Maintenance was a legal concept describing conduct that involved assisting or supporting the litigation of another person. By the 13th century, individuals began to complain to the crown and parliament about such conduct and it became a common complaint. Although maintenance was also a word commonly associated with various types of legitimate support, these complaints now frequently used that word to describe various types of wrongdoing, often related to litigation or legal issues. Moreover, these complaints often targeted the use of power and influence of powerful individuals and officials to pervert the justice system.
Starting in 1275 and continuing through the sixteenth century, numerous statutes prohibiting maintenance were enacted. A 1377 statute was critical as it authorized private maintenance actions. Yet the statutes did not define illegal maintenance nor in any way indicate what particular types of conduct were illegal. In general, maintenance was thought to consist of any type of meddling in the litigation of another person, if a plea were already pending in court. However, a detailed investigation of actual maintenance actions in the plea rolls and Year Books shows that this notion of maintenance was overbroad and the actual offense was narrower.
Understanding the law of maintenance involves analyzing the judicial treatment of the justifications asserted by defendants in their pleas for involvement in the litigation of another person. In some actions, the plaintiff would deny the facts alleged by the defendant or challenge whether it justified the defendant’s conduct. But often the plaintiff replied that the defendant had engaged in other more egregious conduct. None of these notions were in the statutes themselves and were solely the product of the parties’ pleading and judicial treatment of their allegations.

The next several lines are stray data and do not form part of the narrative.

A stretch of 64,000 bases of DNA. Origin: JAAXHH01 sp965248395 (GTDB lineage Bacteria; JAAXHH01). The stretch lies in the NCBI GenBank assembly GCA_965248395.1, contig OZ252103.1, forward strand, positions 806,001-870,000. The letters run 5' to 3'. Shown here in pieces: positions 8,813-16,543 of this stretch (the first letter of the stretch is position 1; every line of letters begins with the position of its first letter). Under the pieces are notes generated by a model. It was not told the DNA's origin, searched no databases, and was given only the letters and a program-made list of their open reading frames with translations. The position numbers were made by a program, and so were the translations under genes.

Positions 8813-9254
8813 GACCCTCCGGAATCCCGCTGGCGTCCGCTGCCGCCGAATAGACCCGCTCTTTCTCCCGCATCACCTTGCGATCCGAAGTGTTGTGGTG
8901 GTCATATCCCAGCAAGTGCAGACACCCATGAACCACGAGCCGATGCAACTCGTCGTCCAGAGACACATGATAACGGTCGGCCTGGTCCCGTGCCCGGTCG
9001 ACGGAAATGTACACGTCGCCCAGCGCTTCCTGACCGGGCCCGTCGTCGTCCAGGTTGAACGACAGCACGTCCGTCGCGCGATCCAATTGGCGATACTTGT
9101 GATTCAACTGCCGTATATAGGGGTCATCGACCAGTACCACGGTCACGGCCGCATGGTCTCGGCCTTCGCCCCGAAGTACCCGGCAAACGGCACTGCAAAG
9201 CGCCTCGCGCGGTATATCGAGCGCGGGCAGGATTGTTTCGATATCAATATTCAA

Common justifications approved by the justices included some relationship between the maintenance defendant and the litigant such as master and servant or kinship or having a legal interest in the land in dispute such as a lord in his tenant’s land. But if the plaintiff’s replication alleged other conduct such as giving money to a juror, the judges would then decide whether or not the conduct was excessive and, therefore, a violation of the statute. A number of types of special maintenance were illegal.
This paper is based on extensive research in the plea rolls and Year Books, focusing on the period 1377-1485. The plea roll research produced almost 2,000 entries related to maintenance and close to 1000 separate individual actions. The most revealing are those actions where the parties appeared and made detailed allegations. The Year Book research produced about 150 actions in which the justices ruled or expounded on the law of maintenance.